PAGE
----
A couple of weeks ago, Stephen posted a quiz to test if you’re ready to make the transition to selling via FBA as a full-time job. His questions got me (Rebecca) to thinking about the flip side of the FBA coin — the spouse’s side. It’s one thing if you decide you’re ready to get further into selling on Amazon, but how does your spouse feel about this scenario?
I will never forget the first time I went with Stephen on his Friday morning garage sale route. Mostly I won’t forget it because Stephen likes to remind me of my reaction that day. After a few hours of riding with him around town, getting in and out of the car, not finding a whole lot at each place (but walking away with a few great deals), I told him, “It’s great you enjoy doing that, dear, but I don’t care to ever try that again.” Something about the methodical process of going from house to house on his list just ruined garage sales for me. Stephen felt like he was on an adventure to find hidden treasure. I felt like we were skipping over all the cool stuff (old mason jars! an antique sewing machine!) to look for brand new toys and games. Boring.
Thankfully, he convinced me to stick with the idea of helping him source for FBA, and he gladly did the bulk of our garage saling while I focused more on thrift stores, used books, and retail. Since that time, we’ve had many conversations about the dynamics of working together on FBA while maintaining a healthy marriage. Not everybody who reads this blog is married, and not everybody who reads the blog wants to sell on FBA full-time. Still, there are factors involved in selling on FBA that affect our relationships, regardless of which season of life we’re in, and hopefully we can all benefit from thinking through these factors.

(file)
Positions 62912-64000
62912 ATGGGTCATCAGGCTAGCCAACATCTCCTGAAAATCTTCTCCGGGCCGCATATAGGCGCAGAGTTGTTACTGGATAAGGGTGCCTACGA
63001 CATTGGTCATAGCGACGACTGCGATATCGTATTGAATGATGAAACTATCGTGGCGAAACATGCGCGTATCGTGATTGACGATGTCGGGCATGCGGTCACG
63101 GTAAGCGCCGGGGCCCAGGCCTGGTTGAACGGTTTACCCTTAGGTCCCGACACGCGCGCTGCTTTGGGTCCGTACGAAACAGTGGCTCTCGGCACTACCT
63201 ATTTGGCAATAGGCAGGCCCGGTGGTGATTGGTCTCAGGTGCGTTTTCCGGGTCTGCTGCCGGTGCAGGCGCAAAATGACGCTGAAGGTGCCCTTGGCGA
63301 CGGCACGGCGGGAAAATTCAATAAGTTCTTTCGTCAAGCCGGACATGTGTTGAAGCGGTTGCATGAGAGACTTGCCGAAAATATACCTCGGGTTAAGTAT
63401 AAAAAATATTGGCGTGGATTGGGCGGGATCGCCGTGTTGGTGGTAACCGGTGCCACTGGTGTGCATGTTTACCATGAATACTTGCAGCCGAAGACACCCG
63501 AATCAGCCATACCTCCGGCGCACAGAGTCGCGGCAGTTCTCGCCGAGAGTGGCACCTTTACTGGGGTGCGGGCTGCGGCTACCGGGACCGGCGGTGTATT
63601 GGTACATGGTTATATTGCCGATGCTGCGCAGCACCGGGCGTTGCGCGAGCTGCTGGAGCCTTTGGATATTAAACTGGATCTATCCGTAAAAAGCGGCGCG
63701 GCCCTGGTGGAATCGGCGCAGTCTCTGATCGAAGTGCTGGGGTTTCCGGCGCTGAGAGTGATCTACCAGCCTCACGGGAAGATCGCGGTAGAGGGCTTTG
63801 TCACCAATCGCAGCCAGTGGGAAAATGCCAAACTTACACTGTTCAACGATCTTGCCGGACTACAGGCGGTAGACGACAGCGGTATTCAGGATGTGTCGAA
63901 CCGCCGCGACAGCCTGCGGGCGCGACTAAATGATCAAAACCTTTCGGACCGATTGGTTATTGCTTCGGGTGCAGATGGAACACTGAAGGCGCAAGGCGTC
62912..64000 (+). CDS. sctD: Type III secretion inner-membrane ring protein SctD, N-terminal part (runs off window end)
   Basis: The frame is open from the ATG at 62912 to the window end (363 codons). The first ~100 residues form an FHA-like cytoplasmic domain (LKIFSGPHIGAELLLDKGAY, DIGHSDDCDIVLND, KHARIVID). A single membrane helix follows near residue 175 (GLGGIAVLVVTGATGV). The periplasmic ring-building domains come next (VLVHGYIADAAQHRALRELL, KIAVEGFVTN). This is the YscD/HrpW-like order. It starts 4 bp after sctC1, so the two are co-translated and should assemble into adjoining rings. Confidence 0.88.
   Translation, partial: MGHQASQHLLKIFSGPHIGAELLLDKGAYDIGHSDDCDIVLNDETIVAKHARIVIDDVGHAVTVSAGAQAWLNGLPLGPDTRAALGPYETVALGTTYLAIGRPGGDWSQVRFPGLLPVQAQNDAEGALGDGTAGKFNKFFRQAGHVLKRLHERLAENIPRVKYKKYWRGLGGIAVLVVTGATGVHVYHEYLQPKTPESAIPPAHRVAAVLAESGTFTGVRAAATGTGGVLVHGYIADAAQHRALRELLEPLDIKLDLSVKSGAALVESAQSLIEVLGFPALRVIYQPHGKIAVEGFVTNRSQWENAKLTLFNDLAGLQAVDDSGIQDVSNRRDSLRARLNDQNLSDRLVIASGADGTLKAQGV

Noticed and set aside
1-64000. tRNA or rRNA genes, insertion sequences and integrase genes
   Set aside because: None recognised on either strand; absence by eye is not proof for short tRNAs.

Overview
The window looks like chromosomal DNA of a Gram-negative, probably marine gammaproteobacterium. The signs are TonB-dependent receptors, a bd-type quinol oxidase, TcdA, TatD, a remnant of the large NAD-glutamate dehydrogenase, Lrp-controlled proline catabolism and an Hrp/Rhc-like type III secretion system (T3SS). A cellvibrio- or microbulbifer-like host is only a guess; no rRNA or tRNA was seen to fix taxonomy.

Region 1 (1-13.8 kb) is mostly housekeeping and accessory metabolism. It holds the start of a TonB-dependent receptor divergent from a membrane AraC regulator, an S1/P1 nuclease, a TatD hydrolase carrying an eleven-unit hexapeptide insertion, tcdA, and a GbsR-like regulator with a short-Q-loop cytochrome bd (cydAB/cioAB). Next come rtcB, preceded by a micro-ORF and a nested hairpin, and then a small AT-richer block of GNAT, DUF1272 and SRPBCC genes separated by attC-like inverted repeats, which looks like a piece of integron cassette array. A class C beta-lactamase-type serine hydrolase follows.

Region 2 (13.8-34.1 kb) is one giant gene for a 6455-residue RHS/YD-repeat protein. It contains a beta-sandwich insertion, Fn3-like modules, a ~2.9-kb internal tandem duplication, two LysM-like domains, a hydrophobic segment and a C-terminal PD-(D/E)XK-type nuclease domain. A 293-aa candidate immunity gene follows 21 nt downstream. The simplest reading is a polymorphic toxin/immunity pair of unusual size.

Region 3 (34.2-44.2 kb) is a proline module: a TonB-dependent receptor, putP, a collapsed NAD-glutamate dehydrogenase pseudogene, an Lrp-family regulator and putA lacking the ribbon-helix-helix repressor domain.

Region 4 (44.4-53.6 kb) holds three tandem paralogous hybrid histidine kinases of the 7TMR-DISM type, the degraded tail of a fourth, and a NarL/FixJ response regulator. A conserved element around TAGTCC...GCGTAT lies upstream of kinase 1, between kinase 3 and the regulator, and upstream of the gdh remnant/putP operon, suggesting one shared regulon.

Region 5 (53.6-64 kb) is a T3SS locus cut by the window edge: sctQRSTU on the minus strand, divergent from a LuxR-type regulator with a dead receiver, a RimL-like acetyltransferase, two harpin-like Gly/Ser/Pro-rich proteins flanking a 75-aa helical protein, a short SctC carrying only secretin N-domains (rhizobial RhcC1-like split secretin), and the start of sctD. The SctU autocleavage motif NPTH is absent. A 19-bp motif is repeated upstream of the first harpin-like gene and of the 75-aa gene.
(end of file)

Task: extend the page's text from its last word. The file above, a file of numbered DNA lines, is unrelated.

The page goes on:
On that note, here are a few things to consider about FBA and marriage, whether you’re working together with your spouse at FBA or your spouse does a different line of work:
Risk tolerance. Many entrepreneurs, not just FBA sellers, experience conflict with their spouse over different levels of risk tolerance when investing money is concerned. For some, the amount of money involved is a hot spot. For others, it’s the waiting period and uncertainty of when you’ll see a return on your investment. Lots of open communication and patience with one another are necessary to come to agreements and make decisions. Bottom line, your marriage should come before your business, so there may be times when you have to forego your own wants and desires in the business for the sake of your spouse’s comfort level.
Personality differences. I am an introvert, and Stephen is an extrovert. Whether he’s at a garage sale or a liquidation store, he loves chatting with folks, negotiating, working out deals. I prefer to go in, get things done, and go home. At times we’ve had to plan out our daily tasks according to these differences. In some instances one or both of us might end up having to do tasks outside our area of strength, but as a general rule we keep an open line of communication going so that we’re both predominantly working in areas best suited for our personalities.